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The 28th November, 2019, le tout Paris (especially stars of the cinema) were invited to Hôtel Barrière Le Fouquet’s to celebrate the inauguration of four sumptuous new Suites d’Exception (George V Signature, Champs Elysées Signature, Arc de Triomphe Signature and Suite Harcourt). With décor by Jacques Garcia, these suites were created as perfect Parisian apartments in collaboration with Studio Harcourt.
From Josephine Baker to Edith Piaf, from Gabin to Tarantino, Molière to Caesar, Le Fouquet’s is the eternal rendezvous of the world of arts and cinema, and Harcourt’s fabled photography adorns the walls.
The 200m² Harcourt Suite, complete with private gym, sits beneath the rooftops with sweeping views, from the fifth floor, of the Arc de Triomphe, the Champs Elysées and the Louis Vuitton flagship store. Decorated in grey and gold tones, with splashes of red velvet, the luxurious suite combines the charm of a chic Parisian apartment with the unique plus that the sitting room becomes a pop-up studio, transforming the space into a photographic studio for an unforgettable shoot – complete with pro hair and make up corner. Smile! Say cheese! Reveal your inner Jean Gabin or Carole Bouquet.
The story of Le Fouquet’s begins at the end of the 19th century, in 1899, when Louis Fouquet acquired Café Criterion, later renamed Fouquet’s, in line with the apostrophied Maxim’s (the competition), and with a nod to the British style of the epoch. In 1903, Brazilian aviation pioneer Alberto Santos-Dumont celebrated landing his plane on the Champs-Élysées in Fouquet’s bar, immediately dubbed Bar l’Escadrille (Aviation bar) and Le Fouquet’s became “the place to be”.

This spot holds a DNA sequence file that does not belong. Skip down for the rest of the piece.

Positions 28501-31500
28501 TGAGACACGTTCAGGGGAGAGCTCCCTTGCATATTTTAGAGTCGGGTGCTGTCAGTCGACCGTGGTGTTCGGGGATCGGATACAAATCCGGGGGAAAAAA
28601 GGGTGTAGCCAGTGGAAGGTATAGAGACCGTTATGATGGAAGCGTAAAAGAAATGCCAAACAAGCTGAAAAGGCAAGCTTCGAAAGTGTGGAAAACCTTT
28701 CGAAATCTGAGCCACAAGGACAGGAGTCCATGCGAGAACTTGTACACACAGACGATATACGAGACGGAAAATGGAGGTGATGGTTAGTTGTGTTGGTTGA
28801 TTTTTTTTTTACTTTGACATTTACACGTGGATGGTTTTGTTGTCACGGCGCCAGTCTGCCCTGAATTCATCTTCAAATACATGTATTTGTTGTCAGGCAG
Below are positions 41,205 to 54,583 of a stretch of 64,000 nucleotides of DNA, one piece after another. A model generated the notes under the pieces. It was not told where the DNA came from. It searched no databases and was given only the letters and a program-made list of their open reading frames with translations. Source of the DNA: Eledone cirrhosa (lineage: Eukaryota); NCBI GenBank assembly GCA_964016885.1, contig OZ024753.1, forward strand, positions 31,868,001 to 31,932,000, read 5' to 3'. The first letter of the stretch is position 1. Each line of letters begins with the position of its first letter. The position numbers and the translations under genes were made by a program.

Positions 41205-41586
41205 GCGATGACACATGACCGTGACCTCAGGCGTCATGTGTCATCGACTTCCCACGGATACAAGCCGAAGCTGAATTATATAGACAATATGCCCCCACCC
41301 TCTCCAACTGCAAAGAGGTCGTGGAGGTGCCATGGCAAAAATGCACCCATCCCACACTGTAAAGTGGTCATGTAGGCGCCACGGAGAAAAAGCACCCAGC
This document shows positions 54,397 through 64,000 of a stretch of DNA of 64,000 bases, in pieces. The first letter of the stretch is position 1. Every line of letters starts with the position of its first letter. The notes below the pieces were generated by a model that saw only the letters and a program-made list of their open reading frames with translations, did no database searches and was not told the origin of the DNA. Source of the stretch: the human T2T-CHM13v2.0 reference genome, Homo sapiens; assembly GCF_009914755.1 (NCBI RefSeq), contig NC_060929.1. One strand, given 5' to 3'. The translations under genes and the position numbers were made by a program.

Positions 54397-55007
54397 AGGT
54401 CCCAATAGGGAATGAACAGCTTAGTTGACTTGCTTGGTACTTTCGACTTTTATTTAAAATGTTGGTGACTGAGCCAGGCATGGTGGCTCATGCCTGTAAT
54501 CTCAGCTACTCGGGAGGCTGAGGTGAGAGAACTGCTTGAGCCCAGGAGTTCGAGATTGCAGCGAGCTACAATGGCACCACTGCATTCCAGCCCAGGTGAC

When Louis Fouquet passed away, Léopold Mourier– chef, restaurateur, philanthropist and creator of “Lobster Thermidor”– took over. He showcased elaborate cuisine that attracted and satisfied the political, social, artistic and military of the time. Mourier was the first chef de cuisine to receive the Légion d’Honneur.
With the 1930s and the invention of talking movies, Raimu, Marlene Dietrich, Fernandel, Gabin and directors such as Carné, Clouzot, Guitry came to Fouquet’s to schmooze, sign contracts etc. During the fifties, the Nouvelle Vague, embodied by Truffaut, Godard and Chabrol, made it their headquarters.
In 1976, the restaurant was taken over by Maurice Casanova who was, with Georges Cravenne, at the origin of the César and Molières (the French equivalents to the Oscars). And, in 1998, Groupe Lucien Barrière acquired Le Fouquet’s and, famously, not without controversy, former bling bling president Nicolas Sarkozy chose Fouquet’s as the venue to celebrate his 2007 election victory.
After suffering catastrophic damage by violent anarchists who mixed with “Gilets Jaunes” protesters, Le Fouquet’s Barrière has picked itself up, brushed itself down, and looks forward to 2020 with optimistic delight.
Lunch at Fouquet’s Brasserie by Pierre Gagnaire, Brunch and Dine at Le Joy with chefs Bruno Guéret and Raymond Nordin. Tea-Time’s very special thanks to the incredible imagination of Nicolas Paciello. And at Bar L’Escadrille, for “ze after work,” there’s sublime croque monsieur and signature cocktails.
PS. Find original gifts at the Jacques Garcia-designed Legacy Concept Store by Sebastien Chapelle.
Hôtel Barrière Le Fouquet’s Paris
46 avenue George V, 8th
Rooms & Suites from €630-€20,000 + breakfast €49
Metro: George V,
Tel: +33 (0)1 40 69 60 00
Lead photo credit : Suite Harcourt at Hôtel Barrière Le Fouquet's Paris. Photo: Fabrice Rambert